Fatty acids fight cancer spread

April 10, 2012
Professor Michael Murray and Dr Sarah Cui were part of the team who made the discovery.

Tiny agents found in omega-3 could potentially be used to block the path of primary cancer tumours, preventing the advance to secondary stage cancers according to pharmacy researchers at the University of Sydney.

Investigators in the Pharmacogenomics and Drug Development Group of the Faculty of Pharmacy are using to gauge the blocking capacity of the omega-3 agents called epoxides on cancer cell movement.

Dr. Michael Murray, Professor of Pharmogenetics at the University, says a major life-threatening consequence of malignant is metastasis where the disease has spread to distant sites (or tissues) and at present there are no treatments.

He led his team to the discovery of the anti-metastatic actions of epoxides which are produced within the body from omega-3 polyunsaturated fatty acids. The groundbreaking work has led Murray and his Drug Development Group deeper into the molecular structure of the omega-3 agents.

Professor Murray says: "These agents are a bit like frontline soldiers blocking the assault of an invading army and now we want to advance our research which was published late last year and apply it to .

"We know that epidemiological studies have reported that dietary intake of omega-3 including eicosapentaenoic and docosahexaenoic acids, decrease the risk of certain cancers. And many of us are including sources of omega-3 such as tuna and salmon in our diet as a precaution.

"The major objective of our new project is to speed the development of anti-metastatic agents based on omega-3 epoxides and trial their effectiveness in vivo on breast cancer tissue.

"Longer term we are aiming to develop a completely new class of anti-metastatic drugs designed to inhibit the spread of primary cancers," Murray says.

Although not all experts agree, women who eat foods rich in omega-3 fatty acids over many years may be less likely to develop breast cancer. More research is needed to understand the effect that omega-3 fatty acids may have on the prevention of breast cancer says Murray.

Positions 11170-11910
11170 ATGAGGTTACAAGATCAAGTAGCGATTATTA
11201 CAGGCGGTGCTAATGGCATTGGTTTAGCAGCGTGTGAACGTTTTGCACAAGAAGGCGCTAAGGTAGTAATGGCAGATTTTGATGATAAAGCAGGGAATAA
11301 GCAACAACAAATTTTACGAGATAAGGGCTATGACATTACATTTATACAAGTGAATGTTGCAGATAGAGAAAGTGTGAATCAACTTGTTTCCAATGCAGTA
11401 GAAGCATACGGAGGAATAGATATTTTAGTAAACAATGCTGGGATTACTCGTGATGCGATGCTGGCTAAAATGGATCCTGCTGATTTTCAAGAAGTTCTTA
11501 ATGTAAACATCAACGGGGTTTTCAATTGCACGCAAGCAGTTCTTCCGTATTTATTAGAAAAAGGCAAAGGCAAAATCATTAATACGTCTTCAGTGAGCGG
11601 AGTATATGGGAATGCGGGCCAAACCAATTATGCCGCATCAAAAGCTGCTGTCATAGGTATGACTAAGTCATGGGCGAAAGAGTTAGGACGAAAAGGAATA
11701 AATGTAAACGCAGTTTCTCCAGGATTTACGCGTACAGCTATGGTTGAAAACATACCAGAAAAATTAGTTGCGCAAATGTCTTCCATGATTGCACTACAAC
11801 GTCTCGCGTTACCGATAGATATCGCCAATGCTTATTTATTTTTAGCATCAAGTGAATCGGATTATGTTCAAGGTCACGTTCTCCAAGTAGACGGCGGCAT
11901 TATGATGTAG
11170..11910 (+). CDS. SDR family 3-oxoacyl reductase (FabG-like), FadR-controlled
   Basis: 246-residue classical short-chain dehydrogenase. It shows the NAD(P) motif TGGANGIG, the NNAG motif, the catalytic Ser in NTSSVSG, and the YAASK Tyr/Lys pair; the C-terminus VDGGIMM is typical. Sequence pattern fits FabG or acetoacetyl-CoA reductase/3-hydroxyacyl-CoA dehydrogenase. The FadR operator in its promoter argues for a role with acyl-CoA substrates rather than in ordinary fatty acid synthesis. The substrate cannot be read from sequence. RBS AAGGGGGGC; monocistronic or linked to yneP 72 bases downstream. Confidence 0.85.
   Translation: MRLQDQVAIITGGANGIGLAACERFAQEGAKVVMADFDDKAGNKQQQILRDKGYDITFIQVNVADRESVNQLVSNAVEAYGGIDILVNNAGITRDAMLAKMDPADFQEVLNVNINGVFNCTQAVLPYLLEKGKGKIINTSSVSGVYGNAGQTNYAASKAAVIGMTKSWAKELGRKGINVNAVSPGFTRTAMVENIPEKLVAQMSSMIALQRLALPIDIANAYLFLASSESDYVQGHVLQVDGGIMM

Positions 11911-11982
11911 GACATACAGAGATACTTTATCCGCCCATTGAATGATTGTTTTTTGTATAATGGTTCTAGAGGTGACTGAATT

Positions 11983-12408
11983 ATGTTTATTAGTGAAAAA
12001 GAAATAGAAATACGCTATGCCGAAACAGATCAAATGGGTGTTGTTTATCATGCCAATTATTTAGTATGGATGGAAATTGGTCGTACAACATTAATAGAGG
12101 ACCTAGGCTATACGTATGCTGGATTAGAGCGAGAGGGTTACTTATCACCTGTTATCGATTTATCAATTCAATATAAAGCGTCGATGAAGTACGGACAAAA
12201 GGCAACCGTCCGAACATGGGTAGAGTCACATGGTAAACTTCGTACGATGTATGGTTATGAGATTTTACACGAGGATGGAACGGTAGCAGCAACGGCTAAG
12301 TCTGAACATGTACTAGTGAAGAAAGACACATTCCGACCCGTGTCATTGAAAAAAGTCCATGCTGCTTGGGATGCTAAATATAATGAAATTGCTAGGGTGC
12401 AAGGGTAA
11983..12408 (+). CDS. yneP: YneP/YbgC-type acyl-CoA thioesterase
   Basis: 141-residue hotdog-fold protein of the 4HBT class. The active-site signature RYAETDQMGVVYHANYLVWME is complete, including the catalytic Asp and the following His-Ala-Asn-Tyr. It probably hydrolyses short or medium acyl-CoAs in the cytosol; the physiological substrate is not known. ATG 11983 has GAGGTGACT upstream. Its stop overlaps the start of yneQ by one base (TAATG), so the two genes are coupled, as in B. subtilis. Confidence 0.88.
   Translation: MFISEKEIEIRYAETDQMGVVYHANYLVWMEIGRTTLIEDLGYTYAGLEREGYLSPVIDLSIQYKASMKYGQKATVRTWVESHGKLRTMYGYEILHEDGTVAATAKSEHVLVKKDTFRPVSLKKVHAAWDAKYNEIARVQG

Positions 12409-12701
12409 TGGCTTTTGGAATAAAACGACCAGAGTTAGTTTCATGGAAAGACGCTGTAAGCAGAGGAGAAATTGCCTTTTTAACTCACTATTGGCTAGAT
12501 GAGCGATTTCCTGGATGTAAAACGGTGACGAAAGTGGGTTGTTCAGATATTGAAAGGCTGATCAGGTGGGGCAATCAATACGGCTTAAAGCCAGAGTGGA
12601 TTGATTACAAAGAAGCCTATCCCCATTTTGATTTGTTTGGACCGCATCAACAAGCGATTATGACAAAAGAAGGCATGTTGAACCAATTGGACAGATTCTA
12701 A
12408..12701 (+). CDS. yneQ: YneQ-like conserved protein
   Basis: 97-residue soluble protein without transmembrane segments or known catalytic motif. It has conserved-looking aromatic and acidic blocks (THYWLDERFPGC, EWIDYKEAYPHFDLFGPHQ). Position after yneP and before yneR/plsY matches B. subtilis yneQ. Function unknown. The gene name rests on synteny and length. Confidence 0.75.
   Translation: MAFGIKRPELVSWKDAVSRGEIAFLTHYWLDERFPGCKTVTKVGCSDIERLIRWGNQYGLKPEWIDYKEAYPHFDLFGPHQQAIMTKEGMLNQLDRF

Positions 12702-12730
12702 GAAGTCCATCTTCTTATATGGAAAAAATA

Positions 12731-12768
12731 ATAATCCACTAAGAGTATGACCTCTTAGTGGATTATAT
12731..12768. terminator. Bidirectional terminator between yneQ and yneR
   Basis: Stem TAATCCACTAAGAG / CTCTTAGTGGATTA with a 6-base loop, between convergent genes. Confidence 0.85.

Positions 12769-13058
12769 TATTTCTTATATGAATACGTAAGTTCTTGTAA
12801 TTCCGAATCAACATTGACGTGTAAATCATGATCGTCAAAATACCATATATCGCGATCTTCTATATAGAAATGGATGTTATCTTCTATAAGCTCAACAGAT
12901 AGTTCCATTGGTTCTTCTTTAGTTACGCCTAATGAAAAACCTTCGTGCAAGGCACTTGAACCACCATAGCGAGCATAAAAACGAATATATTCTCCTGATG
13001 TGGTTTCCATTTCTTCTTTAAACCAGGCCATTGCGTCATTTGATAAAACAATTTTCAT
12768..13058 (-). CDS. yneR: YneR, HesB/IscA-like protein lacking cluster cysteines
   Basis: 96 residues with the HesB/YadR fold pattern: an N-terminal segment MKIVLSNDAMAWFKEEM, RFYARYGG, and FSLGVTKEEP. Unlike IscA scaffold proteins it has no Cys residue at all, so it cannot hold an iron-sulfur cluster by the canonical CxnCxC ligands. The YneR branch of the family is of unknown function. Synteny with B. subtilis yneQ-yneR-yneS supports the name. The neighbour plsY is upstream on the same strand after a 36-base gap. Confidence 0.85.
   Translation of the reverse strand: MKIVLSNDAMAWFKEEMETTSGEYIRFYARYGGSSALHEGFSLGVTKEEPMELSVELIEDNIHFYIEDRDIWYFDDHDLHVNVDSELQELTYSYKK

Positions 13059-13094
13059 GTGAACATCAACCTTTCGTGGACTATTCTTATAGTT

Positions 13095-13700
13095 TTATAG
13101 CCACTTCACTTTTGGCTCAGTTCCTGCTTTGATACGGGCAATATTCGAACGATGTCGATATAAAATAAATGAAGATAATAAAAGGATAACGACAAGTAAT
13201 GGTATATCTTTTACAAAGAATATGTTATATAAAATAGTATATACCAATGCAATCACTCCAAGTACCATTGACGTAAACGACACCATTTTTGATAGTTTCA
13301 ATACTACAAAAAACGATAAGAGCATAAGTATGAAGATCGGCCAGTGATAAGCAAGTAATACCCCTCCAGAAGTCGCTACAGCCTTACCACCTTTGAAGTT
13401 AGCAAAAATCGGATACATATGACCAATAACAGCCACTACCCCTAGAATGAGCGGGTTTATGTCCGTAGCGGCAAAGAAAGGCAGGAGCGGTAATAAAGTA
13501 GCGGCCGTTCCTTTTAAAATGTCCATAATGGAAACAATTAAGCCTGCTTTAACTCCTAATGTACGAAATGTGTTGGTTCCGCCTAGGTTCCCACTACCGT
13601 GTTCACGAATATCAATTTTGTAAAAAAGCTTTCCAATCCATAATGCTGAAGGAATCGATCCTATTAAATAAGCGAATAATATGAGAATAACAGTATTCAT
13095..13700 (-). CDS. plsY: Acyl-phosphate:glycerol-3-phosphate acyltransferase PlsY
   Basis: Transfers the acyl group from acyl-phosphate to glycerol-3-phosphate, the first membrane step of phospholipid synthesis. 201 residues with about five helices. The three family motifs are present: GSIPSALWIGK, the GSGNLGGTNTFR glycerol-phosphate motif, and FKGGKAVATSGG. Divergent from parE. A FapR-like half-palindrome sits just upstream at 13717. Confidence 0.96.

Research has also shown that omega-3 fatty acids reduce inflammation and may help lower risk of chronic diseases such as heart disease and arthritis.

Explore further: Altering Fatty Acid Levels in Diet May Reduce Prostate Cancer Growth Rate

Related Stories

Fatty fish protects against prostate cancer

October 31, 2006

Men who eat a lot of fatty fish run a lower risk of prostate cancer, concludes a new research paper from Karolinska Institutet (Sweden). The effect is likely to be attributable to the abundance of omega-3 fatty acids, although ...

Omega-3 fatty acids protect against Parkinson's, study says

November 26, 2007

Omega-3 fatty acids protect the brain against Parkinson’s disease, according to a study by Université Laval researchers published in the online edition of the FASEB Journal, the journal of the Federation of American Societies ...

Omega-3 fatty acids reduce risk of advanced prostate cancer

March 24, 2009

Omega-3 fatty acids appear protective against advanced prostate cancer, and this effect may be modified by a genetic variant in the COX-2 gene, according to a report in Clinical Cancer Research, a journal of the American ...

Recommended for you

Oxygen can impair cancer immunotherapy in mice

August 25, 2016

Researchers have identified a mechanism in mice by which anticancer immune responses are inhibited within the lungs, a common site of metastasis for many cancers. This mechanism involves oxygen inhibition of the anticancer ...

Stem cell propagation fuels cancer risk in different organs

August 25, 2016

The idea that stem cells - special cells that divide to repair and generate tissues - might be the major determinant of cancer risk has provoked great debate in the scientific community. Some researchers maintain that environmental ...

0 comments

Please sign in to add a comment. Registration is free, and takes less than a minute. Read more

Click here to reset your password.
Sign in to get notified via email when new comments are made.